Meet Adam and Danielle
Adam and Danielle had always pictured themselves having children. They already had a two-year-old son and had experienced pregnancy losses, including a premature delivery of twins, when they decided to become foster carers with Allambi Care.
That was three years ago, and today they are foster carers for a long-term placement of a young sibling group.
‘Becoming foster carers has brought us so much unexpected joy into our lives after experiencing such loss. Through our grief we found the resilience and strength to find a way to share our lives with children who needed a safe and loving home.'
What has fostering brought into your life?
We have grown as people during our time as carers and we are always learning new skills through training.
We have met some wonderful families that foster with Allambi and have made some lifelong friendships.
Was it the right stage of your life to become foster carers?
Yes! We were already doing family activities and were wanting to share those moments with others.
The careful process of matching a suitable placement certainly helped us make such a successful connection. Whilst everyone’s ability to foster is different at different life stages, we have found fostering at this stage has worked for everyone in our household.
How does it work?
The children we care for are included in our family the same as our own son and are involved in all family celebrations and catch ups.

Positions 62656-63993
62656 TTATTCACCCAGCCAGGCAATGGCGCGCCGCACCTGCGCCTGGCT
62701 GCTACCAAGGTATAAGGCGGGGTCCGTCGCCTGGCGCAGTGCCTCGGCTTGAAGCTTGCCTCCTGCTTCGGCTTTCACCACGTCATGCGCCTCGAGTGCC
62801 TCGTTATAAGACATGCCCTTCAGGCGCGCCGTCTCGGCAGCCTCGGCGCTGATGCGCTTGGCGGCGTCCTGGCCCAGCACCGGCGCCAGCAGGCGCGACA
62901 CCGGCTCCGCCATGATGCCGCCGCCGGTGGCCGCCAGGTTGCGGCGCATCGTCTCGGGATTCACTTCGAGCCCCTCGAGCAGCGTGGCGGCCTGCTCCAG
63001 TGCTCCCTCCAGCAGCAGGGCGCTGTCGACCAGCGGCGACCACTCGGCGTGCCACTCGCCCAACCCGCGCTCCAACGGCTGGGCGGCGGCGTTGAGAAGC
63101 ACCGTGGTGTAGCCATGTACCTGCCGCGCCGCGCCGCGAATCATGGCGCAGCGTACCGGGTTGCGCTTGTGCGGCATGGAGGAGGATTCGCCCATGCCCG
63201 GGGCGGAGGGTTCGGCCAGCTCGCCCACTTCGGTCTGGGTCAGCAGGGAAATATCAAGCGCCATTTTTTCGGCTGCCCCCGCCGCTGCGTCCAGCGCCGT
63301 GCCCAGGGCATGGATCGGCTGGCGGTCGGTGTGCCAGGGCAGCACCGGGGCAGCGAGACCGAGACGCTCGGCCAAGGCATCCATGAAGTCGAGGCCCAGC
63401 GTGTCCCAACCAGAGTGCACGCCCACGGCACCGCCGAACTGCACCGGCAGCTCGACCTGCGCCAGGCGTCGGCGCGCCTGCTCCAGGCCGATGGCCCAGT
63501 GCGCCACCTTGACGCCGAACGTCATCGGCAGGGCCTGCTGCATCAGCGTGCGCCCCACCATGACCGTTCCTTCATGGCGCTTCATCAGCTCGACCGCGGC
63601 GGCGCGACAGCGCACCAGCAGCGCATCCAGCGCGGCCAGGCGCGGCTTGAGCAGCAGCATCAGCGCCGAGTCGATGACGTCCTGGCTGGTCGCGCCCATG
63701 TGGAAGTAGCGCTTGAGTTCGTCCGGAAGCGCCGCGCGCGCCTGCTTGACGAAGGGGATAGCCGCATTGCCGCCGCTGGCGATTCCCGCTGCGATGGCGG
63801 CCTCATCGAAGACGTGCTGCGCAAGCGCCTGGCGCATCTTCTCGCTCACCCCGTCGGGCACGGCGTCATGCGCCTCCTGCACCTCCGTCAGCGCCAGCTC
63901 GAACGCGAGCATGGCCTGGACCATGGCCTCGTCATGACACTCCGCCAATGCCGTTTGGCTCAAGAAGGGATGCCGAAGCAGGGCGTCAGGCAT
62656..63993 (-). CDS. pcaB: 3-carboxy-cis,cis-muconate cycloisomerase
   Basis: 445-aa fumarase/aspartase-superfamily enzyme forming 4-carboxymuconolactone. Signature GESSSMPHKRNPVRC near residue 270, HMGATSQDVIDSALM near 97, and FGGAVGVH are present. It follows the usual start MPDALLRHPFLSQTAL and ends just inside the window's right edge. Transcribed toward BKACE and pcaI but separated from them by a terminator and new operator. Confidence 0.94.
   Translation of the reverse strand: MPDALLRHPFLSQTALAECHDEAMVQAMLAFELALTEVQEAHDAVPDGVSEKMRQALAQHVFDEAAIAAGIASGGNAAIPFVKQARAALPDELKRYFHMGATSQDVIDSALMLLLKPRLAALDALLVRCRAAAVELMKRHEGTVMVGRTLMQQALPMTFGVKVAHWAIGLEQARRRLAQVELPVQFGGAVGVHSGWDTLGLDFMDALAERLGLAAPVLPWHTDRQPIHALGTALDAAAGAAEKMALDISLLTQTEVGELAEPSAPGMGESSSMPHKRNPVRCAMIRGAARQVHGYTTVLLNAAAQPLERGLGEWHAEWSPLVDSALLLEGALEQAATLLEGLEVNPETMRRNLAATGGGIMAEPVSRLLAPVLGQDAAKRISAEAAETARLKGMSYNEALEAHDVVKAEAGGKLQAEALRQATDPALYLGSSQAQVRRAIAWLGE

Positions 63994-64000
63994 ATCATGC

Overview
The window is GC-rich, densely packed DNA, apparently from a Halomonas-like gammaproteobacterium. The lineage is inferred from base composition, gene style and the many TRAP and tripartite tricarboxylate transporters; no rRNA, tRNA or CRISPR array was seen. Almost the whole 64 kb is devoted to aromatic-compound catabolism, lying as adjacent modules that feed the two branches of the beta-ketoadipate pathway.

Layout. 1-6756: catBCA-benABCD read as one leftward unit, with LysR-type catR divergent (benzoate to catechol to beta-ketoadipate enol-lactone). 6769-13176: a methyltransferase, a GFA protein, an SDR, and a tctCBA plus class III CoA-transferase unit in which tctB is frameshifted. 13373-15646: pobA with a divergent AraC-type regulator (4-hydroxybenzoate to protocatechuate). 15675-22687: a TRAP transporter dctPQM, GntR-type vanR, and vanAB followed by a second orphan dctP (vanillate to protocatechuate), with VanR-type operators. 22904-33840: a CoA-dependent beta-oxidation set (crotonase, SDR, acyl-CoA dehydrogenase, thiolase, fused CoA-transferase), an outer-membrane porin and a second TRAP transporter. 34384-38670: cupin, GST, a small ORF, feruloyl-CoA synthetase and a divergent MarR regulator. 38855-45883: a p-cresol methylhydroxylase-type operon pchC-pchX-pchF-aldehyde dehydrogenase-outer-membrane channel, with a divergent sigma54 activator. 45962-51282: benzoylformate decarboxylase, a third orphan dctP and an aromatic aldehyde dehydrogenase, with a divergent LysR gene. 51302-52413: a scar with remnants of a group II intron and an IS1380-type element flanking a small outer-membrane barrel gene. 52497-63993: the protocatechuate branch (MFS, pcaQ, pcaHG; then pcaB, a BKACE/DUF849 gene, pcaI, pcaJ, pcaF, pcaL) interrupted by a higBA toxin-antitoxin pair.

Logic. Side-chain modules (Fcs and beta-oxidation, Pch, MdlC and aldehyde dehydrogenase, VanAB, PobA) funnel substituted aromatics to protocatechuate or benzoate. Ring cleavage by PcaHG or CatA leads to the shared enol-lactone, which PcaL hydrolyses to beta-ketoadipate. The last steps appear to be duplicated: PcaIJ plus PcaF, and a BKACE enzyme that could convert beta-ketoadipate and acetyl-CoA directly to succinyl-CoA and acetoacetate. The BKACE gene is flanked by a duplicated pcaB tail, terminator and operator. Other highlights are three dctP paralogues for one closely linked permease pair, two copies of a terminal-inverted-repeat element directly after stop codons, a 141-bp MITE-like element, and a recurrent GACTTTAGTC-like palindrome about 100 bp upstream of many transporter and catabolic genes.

We are truly fortunate to have great family support that has supported the children in our care alongside Allambi through health emergencies, sport and activities, day care pick up and drop offs and caring for the children overnight.
Challenges: We often get asked how we do what we do. The truth is we do it along side many other people helping to achieve a common goal of supporting a child to be healthy, happy and to have a strong identity as they grow.
What has helped us:
- Having realistic expectations and supporting ourselves with as much information about the children in our care as possible.
Reaching out to our caseworker or other supports and identifying when there is a need for more formal supports.
When you have kids for respite what type of environment and activities do you provide for them?
- We provide respite for a few different age groups but we always prepare their room, so it is a nice space and age appropriate.
- We get information from their caseworker and this guides what activities we do. Sometimes that involves planned park plays and scooter riding or making sure Friday night is pizza night if that is part of their routine.
- We are now supported by respite carers who from time to time give us a small break but it also gives the children in our care an opportunity to have some time away from their siblings and have a break.
'We cannot wait to be able to open our home to respite again when the children in our care are a little older'.
Changes to family life
Our son has learnt so much from sharing his family and home with others. He has siblings now that he always wanted and is so proud of them.
The children we have cared for have all contributed to our understanding and compassion we have for the parents and families of children in foster care.
As I'm a proud Biripi woman I understand the importance of maintaining the children’s connection to their culture. By keeping our children together and connecting with their culture, they are maintaining connection to their family through their culture.
'Our Advice to anyone considering becoming a foster carer or currently going through the process is to be patient with yourself and the process. The recruitment process is so helpful in guiding yourself into understanding your care capacity as is the experience once you are an authorised carer and you begin accepting placements. We were patient and trusted that the recruitment team through getting to know us as a family knew more than we did what our ability to care was'.
Interested in fostering?